People suffering from psychological disorders: Psychiatric disorders bring with them a great deal of suffering and difficulties intrinsic to the impact they have on the overall functioning of the individual. However, the perception and stigmatisation of mental health problems reinforces this suffering. The self-stigma associated with psychological disorders is linked to lower levels of perceived self-efficacy, self-esteem and poorer adherence to treatment and therapy, with the risk of the condition worsening or developing co-morbidities.
Formerly incarcerated people: A person sentenced to prison has about a 60% chance of reoffending on release, more than one in two. There are many factors behind this score and self-stigma is one of them. Self-stigma can lead to beliefs such as “once an offender, always an offender“, and through the internalisation of stigma, reinforce the identity of the offender or criminal in order to get closer to the group sharing the experience. Decreasing the sense of self-efficacy also runs the risk of decreasing reintegration efforts as no positive change is perceived as possible and perception biases reinforce these beliefs with every perceived negative interaction related to the experience of incarceration.
4. What can be done about self-stigmatisation?
It is important to identify populations at risk of self-stigma in order to assess it and provide appropriate treatment.
Cognitive and behavioural therapy would be an appropriate first line of treatment to change the patterns and beliefs associated with stigma and prevent future internalisation of stigma and adherence to stereotypes. People belonging to a minority group who do not adhere to discriminatory stereotypes have less risk associated with stigma. It will also be important to work on the anticipation of stigma as this may be based solely on perceived stigma. Work on perception bias will be important.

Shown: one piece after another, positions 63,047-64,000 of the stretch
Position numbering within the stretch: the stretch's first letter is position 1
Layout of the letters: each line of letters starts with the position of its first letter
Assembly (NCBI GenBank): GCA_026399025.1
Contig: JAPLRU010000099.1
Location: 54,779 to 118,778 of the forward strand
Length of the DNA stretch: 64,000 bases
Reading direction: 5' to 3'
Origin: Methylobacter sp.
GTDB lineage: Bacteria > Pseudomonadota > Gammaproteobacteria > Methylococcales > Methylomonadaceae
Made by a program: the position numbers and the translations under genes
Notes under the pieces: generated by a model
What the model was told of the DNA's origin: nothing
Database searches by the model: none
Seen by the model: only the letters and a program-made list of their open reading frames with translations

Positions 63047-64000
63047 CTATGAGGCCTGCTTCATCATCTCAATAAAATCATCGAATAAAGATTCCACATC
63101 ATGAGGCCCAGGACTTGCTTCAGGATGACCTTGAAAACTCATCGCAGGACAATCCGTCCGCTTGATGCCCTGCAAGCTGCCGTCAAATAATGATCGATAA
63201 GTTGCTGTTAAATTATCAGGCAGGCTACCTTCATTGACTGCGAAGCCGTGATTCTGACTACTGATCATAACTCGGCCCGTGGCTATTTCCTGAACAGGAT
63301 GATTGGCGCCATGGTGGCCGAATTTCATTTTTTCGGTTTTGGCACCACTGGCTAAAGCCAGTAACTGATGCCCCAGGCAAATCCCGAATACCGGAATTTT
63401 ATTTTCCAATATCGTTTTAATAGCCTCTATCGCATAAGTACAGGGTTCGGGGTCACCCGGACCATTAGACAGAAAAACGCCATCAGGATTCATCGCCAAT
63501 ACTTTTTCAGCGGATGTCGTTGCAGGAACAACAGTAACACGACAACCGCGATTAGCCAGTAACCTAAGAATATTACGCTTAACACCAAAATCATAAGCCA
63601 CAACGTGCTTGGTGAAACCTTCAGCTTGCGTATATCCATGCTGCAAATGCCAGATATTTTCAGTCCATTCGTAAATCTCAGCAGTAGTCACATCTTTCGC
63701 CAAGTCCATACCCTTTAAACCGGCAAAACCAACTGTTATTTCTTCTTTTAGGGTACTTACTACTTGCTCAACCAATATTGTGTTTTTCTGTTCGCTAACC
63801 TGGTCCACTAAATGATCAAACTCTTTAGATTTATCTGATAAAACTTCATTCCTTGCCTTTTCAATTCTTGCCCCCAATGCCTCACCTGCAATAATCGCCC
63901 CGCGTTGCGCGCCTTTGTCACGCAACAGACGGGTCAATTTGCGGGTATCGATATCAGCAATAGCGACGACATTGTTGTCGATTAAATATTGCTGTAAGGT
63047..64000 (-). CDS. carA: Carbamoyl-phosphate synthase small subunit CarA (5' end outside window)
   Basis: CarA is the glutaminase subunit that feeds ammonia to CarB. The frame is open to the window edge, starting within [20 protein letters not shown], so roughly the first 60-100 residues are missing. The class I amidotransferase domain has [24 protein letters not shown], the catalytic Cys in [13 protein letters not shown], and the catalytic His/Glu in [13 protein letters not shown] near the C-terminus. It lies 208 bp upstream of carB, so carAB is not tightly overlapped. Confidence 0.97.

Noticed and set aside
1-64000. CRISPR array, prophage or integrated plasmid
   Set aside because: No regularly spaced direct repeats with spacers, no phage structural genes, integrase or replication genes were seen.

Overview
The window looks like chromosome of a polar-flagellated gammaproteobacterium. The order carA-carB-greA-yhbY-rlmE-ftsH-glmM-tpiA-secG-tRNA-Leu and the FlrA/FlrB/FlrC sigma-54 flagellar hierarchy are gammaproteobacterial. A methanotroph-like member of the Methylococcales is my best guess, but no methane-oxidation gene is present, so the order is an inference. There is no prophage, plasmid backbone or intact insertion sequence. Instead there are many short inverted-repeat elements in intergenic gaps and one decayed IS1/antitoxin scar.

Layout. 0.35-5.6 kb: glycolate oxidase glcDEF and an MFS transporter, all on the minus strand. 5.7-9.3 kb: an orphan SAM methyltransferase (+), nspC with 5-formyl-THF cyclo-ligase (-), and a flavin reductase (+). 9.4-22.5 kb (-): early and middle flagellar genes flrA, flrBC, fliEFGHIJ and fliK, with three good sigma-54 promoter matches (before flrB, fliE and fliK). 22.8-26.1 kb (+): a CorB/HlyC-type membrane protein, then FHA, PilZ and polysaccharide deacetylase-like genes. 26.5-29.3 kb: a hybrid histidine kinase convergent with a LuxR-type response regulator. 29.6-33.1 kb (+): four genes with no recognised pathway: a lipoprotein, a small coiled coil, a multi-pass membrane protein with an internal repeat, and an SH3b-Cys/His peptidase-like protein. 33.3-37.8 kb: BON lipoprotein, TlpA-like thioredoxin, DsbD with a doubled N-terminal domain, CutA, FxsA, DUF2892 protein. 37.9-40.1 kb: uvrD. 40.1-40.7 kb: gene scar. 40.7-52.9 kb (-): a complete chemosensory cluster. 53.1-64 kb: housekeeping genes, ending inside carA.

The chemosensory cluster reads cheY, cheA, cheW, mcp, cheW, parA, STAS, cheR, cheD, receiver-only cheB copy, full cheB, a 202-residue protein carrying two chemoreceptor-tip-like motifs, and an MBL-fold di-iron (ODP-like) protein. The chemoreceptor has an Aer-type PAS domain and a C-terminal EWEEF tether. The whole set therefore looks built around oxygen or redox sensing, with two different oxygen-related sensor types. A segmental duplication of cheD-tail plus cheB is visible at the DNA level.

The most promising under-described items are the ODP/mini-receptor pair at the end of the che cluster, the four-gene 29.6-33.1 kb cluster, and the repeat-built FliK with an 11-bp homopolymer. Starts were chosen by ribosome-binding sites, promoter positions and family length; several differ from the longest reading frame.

In addition to cognitive work, behavioural work is needed to overcome self-fulfilling prophecies and to maintain healthy behaviours that reinforce a good self-image and a sense of personal efficacy.
It is also important to encourage a person suffering from some form of stigma to find a support group that shares their experience, in order to form social protection and support.
Finally, when someone reports an experience of stigma to you, or you know that they are a member of a minority group, it is important to show high levels of caring and to ensure that you do not make judgements that could reinforce self-stigma.